How to start a raised-bed veggie garden

New gardener Reed Davis chronicles each step, misstep, and big juicy victory as he turns a small patch of soil into a bountiful vegetable garden

The garden plan
Photo by Reed Davis

The garden plan

In this 10- by 60-ft. garden, small square planters contain low-growing edibles. A long raised bed with a trellis sits against a sun-warmed wall and holds heat-loving and vining crops. Davis keeps a beehive (for pollination), but it’s not essential.

Each 4- by 4-ft. box can accommodate 5 or 6 low-growers. Davis mixes basil, crookneck squash, eggplant, peppers, and zucchini, plus taller tomatoes.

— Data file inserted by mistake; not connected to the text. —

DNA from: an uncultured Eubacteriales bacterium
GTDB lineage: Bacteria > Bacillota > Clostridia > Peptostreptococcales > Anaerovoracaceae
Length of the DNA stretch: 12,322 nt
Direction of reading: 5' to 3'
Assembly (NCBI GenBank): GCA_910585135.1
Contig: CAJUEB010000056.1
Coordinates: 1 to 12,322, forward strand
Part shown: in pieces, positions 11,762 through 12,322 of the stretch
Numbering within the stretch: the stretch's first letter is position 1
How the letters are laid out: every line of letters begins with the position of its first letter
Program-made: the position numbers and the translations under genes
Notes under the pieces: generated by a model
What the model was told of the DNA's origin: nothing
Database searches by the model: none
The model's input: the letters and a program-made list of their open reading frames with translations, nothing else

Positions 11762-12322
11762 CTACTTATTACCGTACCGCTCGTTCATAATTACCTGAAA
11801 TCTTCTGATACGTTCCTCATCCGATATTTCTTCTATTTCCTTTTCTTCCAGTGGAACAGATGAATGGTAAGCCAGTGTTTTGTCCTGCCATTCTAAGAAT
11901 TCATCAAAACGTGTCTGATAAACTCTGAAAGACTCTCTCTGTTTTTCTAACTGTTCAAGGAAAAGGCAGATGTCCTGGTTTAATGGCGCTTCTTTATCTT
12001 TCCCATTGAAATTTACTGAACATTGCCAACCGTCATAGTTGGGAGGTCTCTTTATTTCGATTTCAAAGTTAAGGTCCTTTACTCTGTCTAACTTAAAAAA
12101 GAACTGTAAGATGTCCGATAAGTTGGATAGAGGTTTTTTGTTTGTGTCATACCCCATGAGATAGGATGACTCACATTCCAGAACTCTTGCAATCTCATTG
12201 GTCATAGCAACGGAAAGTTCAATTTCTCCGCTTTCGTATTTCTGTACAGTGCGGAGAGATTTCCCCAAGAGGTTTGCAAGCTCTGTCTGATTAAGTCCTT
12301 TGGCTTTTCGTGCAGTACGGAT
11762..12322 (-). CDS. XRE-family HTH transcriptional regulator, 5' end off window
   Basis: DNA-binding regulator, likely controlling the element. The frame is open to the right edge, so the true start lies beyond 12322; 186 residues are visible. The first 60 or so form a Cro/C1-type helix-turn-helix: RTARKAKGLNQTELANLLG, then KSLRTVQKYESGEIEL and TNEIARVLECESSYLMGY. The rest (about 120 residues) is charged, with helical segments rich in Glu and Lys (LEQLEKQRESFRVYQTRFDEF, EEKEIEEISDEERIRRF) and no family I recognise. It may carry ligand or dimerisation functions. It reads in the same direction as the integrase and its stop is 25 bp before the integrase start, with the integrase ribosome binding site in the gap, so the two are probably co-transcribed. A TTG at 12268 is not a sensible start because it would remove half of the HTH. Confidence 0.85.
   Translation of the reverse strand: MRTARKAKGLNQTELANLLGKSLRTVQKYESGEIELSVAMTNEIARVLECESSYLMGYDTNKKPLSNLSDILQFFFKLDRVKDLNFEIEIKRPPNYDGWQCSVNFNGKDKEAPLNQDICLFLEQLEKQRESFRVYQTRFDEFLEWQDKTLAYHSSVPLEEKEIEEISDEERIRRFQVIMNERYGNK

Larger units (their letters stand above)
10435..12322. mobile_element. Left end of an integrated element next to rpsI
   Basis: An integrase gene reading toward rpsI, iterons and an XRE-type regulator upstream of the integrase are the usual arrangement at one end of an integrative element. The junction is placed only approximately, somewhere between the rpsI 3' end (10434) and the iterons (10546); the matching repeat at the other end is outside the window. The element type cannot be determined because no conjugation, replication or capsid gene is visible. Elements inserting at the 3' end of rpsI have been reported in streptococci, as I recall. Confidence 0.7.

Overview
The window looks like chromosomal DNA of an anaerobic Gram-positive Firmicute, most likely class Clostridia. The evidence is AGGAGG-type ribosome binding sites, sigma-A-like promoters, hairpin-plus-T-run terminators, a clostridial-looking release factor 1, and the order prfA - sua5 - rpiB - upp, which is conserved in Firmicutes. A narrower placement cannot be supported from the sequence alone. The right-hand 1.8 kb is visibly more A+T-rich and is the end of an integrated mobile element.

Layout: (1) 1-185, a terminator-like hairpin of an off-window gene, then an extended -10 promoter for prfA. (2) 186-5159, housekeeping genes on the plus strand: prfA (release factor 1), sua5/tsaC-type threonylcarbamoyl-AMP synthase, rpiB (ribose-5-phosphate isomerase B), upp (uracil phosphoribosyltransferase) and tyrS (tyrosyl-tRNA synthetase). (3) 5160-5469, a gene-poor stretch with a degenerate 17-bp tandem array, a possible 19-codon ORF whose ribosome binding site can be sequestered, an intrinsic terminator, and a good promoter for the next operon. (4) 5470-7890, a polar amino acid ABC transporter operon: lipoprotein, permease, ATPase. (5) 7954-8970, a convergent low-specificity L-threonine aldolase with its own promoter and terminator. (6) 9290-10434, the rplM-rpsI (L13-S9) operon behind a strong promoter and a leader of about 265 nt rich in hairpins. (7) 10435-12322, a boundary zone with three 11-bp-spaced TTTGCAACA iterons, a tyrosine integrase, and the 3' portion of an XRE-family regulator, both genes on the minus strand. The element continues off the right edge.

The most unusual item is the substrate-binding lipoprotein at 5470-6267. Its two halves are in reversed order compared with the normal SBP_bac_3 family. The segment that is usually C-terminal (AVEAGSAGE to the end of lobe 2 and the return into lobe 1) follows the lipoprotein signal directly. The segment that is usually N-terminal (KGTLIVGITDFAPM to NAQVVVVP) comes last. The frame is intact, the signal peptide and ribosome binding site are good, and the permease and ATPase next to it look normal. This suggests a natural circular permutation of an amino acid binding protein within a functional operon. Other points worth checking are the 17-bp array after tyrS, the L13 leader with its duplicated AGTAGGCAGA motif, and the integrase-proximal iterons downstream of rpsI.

Adding a trellis to a 2- by 24-ft. raised bed allowed Davis to grow vining crops (beans, cucumbers). He puts big crops like artichokes at the side, places low-growers at the front, and adds flowers (such as calendula and marigolds) for color.


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